Journal Article

Constancy of Distribution of Serogroups of Invasive Pneumococcal Isolates Among Children: Experience during 4 Decades

Franz E. Babl, Steven I. Pelton, Sam Theodore and Jerome O. Klein

in Clinical Infectious Diseases

Published on behalf of Infectious Diseases Society of America

Volume 32, issue 8, pages 1155-1161
Published in print April 2001 | ISSN: 1058-4838
Published online April 2001 | e-ISSN: 1537-6591 | DOI: http://dx.doi.org/10.1086/319750
Constancy of Distribution of Serogroups of Invasive Pneumococcal Isolates Among Children: Experience during 4 Decades

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Serogroups of pneumococci that caused bacteremia or meningitis in children were examined from 1981 through 1998 at Boston City Hospital/Boston Medical Center. There were 410 episodes of pneumococcal bacteremia (13–36 cases per year), of which 14 occurred in human immunodeficiency virus (HIV)-infected children and 9 occurred in children with sickle-cell disease. The 7 most common serogroups were 14 (30.7% of isolates), 19 (11.7%), 6 (11%), 18 (10.7%), 9 (7.6%), 23 (7.3%), and 4 (5.6%). The rate of episodes due to serogroups 4, 6, 9, 14, 18, 19, and 23 ranged from 80% to 91.9% during the study period. The rate of episodes due to serogroups 4, 6, 14, 18, 19, and 23 was 84.6% among patients with HIV infection, 100% among patients with sickle-cell disease, and 94.1% among the 18 patients for whom cultures of CSF specimens revealed pneumococcal meningitis. The results demonstrate that type 14 was the dominant pneumococcal serogroup responsible for invasive disease throughout the 18-year study period and that serogroup distribution overall remained constant. A comparison of these findings with historical pediatric data from our institution showed serogroup stability dating back to 1957.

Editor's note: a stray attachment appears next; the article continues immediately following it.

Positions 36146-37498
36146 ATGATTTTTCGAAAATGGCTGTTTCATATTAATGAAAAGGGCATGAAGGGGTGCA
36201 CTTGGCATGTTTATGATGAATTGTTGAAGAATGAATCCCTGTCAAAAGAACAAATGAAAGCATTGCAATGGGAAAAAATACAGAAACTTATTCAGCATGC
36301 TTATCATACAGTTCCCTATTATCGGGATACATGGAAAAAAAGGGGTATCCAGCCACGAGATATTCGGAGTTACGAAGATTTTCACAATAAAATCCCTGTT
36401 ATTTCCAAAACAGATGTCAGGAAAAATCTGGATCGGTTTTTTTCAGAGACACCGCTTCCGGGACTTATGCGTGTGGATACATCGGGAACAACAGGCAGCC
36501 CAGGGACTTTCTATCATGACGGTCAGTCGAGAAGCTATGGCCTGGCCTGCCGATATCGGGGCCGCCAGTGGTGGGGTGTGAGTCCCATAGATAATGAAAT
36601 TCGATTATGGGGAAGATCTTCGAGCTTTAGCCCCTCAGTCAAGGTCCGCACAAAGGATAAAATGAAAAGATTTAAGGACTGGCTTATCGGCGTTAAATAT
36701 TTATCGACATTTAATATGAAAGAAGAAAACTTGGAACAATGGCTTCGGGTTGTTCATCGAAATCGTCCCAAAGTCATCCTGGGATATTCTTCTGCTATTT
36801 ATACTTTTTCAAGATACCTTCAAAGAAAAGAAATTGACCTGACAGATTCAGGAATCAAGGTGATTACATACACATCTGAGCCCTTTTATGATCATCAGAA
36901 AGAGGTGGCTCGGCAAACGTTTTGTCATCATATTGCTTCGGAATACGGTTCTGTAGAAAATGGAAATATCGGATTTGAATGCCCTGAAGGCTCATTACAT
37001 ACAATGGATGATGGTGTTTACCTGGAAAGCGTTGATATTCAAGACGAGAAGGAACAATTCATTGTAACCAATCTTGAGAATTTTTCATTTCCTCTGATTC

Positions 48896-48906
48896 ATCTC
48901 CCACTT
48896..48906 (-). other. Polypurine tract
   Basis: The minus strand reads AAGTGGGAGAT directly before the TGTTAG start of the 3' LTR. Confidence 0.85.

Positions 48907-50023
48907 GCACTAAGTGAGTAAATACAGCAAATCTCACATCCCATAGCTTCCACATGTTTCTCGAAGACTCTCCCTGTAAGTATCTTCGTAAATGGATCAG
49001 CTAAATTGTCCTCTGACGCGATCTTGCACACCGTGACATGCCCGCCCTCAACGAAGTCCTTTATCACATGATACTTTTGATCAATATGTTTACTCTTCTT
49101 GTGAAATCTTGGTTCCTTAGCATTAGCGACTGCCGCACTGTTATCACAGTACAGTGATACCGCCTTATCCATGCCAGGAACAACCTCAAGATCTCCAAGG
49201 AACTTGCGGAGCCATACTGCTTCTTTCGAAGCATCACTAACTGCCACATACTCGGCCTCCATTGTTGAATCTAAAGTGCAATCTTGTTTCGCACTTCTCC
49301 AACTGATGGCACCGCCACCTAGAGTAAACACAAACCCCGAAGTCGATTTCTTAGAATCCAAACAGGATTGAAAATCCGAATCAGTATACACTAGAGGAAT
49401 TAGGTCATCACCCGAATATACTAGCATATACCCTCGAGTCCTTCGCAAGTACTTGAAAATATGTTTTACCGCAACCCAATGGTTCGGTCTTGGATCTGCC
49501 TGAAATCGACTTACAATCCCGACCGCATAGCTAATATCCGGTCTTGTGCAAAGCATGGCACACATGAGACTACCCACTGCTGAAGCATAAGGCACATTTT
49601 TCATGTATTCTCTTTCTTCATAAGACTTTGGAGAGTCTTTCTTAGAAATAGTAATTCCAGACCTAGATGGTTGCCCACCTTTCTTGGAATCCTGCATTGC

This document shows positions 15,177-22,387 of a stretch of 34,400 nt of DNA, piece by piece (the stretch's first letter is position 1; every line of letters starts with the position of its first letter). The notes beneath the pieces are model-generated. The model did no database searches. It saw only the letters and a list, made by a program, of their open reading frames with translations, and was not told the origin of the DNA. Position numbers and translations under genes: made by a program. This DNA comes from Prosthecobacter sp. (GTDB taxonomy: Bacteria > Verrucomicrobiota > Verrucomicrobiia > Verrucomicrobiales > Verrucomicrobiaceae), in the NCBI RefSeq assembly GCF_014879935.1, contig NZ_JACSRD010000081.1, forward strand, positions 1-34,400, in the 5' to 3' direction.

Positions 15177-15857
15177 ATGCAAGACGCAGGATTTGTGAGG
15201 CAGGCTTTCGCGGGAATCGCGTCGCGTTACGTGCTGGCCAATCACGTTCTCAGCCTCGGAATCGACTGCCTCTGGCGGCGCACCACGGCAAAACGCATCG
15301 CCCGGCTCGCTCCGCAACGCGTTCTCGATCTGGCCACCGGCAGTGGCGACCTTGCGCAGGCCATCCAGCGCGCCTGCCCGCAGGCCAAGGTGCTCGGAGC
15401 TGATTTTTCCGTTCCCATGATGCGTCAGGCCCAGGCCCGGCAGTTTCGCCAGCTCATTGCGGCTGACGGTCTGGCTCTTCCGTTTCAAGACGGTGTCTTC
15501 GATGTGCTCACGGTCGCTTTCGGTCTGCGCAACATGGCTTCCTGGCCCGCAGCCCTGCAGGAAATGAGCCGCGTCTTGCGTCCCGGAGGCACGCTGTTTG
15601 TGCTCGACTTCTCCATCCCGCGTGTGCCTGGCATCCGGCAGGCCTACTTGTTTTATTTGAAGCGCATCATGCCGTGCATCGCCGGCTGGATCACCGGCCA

Journal Article.  3760 words.  Illustrated.

Subjects: Infectious Diseases ; Immunology ; Public Health and Epidemiology ; Microbiology

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